|Source: Small Biz Daily|
Chip Cutter of the Wall Street Journal reports today on the work being conducted at several firms to reduce new employee turnover, particularly among hourly workers. Cutter writes:
Hold on to an employee for three months, executives and human-resources specialists say, and that person is more likely to remain employed longer-term, which they define as anywhere from a year on in today’s high-turnover environment. That has led manufacturing companies, restaurants, hotel operators and others to roll out special bonuses, stepped-up training and new programs to prevent new hires from quitting in their first three months on the job.
Cutter reports that many firms have retooled their onboarding, training, and feedback processes to focus on reducing "quick quits" - i.e., employee departures during those first ninety days. Employers have come to understand that it takes roughly three months for new employees to build a comfortable, steady work routine. Employers are working hard to set clear expectations, as well as to establish short-term goals for each employee. Then, they are keeping in close touch with those employees to measure progress, listen to concerns, and provide feedback. Firms are also providing their front-line supervisors with critical tips for how to help smooth that transition for new employees, often based on extensive research on employee retention at the companies. The payoff is clear for these firms: employee turnover is extremely costly, particularly in this era of worker shortages.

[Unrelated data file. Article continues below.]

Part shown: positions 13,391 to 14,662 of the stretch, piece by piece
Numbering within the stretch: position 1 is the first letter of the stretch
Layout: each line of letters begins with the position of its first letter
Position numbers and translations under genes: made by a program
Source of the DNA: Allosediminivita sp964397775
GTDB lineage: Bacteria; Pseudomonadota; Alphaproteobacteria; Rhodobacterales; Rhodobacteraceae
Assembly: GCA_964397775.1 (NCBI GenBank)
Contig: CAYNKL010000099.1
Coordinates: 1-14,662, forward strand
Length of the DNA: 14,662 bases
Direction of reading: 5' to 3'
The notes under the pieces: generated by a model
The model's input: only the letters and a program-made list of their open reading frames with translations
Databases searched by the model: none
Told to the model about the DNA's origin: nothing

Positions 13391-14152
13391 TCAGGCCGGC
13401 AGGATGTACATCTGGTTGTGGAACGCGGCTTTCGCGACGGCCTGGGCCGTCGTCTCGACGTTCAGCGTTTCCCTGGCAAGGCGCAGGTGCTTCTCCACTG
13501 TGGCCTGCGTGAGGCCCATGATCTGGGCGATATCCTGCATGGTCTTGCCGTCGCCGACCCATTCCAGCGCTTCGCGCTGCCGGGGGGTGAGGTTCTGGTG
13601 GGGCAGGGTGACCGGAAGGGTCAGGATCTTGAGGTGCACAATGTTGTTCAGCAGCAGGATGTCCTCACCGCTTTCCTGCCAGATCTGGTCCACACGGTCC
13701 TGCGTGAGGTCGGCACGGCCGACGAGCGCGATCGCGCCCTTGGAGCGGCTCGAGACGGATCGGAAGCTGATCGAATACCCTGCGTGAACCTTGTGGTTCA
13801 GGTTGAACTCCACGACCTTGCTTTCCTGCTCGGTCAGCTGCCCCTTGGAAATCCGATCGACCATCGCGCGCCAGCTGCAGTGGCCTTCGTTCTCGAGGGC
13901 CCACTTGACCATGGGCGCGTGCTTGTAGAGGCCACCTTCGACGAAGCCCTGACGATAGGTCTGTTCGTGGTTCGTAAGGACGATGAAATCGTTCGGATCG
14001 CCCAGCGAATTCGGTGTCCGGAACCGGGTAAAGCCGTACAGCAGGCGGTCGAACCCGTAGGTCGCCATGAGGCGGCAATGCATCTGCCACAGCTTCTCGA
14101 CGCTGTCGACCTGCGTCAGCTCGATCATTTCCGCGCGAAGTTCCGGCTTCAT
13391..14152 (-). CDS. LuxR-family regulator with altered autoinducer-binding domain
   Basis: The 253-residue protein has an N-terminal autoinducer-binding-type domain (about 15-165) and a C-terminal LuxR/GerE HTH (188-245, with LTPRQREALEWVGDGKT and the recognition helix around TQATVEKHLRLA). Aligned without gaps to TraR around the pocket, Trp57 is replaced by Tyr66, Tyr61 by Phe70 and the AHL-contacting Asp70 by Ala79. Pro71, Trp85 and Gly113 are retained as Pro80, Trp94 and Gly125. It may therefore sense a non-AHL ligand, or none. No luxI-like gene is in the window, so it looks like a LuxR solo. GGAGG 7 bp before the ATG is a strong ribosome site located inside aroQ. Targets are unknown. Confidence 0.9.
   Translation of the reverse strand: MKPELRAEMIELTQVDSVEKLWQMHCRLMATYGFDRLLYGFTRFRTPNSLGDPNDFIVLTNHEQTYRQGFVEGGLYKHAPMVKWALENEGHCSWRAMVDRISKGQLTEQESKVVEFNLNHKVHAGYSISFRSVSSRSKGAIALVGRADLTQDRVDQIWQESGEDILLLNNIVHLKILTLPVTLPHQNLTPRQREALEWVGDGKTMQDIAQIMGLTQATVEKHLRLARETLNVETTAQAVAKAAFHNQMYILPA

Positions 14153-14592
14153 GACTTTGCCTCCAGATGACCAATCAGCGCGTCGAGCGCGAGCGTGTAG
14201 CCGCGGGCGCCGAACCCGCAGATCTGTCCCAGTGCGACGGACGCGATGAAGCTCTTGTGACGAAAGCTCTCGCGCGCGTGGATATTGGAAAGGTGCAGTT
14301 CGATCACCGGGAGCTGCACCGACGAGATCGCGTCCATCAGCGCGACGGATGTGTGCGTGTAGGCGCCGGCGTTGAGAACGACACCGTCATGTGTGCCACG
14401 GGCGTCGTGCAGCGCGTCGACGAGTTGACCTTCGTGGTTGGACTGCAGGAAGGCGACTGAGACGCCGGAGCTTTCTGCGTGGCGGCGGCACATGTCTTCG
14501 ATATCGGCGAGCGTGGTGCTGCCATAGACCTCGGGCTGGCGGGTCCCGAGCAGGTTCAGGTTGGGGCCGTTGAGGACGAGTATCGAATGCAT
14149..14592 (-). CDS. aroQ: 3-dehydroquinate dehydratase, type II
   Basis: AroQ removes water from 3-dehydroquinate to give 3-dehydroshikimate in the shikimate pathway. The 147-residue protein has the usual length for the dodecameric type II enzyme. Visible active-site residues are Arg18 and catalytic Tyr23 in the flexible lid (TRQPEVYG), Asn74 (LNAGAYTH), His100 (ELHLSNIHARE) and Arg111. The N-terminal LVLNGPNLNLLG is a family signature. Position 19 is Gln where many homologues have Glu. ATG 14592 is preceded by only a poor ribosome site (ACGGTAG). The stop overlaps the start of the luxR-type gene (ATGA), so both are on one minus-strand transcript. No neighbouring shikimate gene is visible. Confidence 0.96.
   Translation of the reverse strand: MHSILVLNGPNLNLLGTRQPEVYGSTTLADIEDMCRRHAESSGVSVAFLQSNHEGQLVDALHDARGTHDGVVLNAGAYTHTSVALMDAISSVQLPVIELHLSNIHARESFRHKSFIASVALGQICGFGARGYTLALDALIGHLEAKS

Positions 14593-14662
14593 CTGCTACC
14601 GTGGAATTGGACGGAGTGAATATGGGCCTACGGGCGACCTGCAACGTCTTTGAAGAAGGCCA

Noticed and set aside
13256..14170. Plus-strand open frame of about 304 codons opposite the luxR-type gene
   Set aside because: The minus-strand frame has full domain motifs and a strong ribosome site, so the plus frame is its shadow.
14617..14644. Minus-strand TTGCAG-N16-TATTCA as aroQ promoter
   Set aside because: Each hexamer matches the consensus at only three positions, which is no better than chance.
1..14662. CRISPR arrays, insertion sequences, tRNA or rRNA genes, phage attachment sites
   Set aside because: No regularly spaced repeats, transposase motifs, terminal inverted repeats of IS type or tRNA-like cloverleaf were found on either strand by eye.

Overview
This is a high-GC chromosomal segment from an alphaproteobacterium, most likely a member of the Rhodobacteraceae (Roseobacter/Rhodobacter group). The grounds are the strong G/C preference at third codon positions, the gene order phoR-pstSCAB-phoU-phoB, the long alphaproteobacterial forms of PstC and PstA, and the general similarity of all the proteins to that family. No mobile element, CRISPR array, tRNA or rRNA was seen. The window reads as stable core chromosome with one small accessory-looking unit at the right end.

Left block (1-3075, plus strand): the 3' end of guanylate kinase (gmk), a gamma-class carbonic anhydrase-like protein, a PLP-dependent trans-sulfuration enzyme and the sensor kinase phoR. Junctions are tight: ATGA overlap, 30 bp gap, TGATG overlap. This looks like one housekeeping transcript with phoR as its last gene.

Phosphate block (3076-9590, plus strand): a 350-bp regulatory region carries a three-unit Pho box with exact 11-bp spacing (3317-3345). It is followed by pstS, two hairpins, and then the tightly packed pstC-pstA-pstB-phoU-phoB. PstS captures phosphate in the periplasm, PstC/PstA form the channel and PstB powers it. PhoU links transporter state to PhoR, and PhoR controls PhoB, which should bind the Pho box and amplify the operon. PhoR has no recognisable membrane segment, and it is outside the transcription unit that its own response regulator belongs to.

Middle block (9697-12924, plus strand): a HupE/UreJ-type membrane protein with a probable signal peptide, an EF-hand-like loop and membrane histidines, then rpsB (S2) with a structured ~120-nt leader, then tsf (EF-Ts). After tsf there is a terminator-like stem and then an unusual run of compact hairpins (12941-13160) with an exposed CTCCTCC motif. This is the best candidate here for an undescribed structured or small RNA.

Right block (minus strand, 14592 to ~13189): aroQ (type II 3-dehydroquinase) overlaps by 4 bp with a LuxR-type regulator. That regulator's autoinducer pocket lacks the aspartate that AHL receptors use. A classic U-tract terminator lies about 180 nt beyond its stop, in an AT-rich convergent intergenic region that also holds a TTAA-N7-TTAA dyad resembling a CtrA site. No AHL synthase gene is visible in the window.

Of course, I'm quite sure firms need to tread carefully with these efforts. Sometimes, a new employee is simply not a good fit. Trying desperately to hold onto that person might, in fact, be a case of the sunk cost effect (throwing good money and effort after bad). Determining how to let certain people walk away because they aren't likely to be engaged, satisfied, and productive team members is a key capability that firms must develop as well.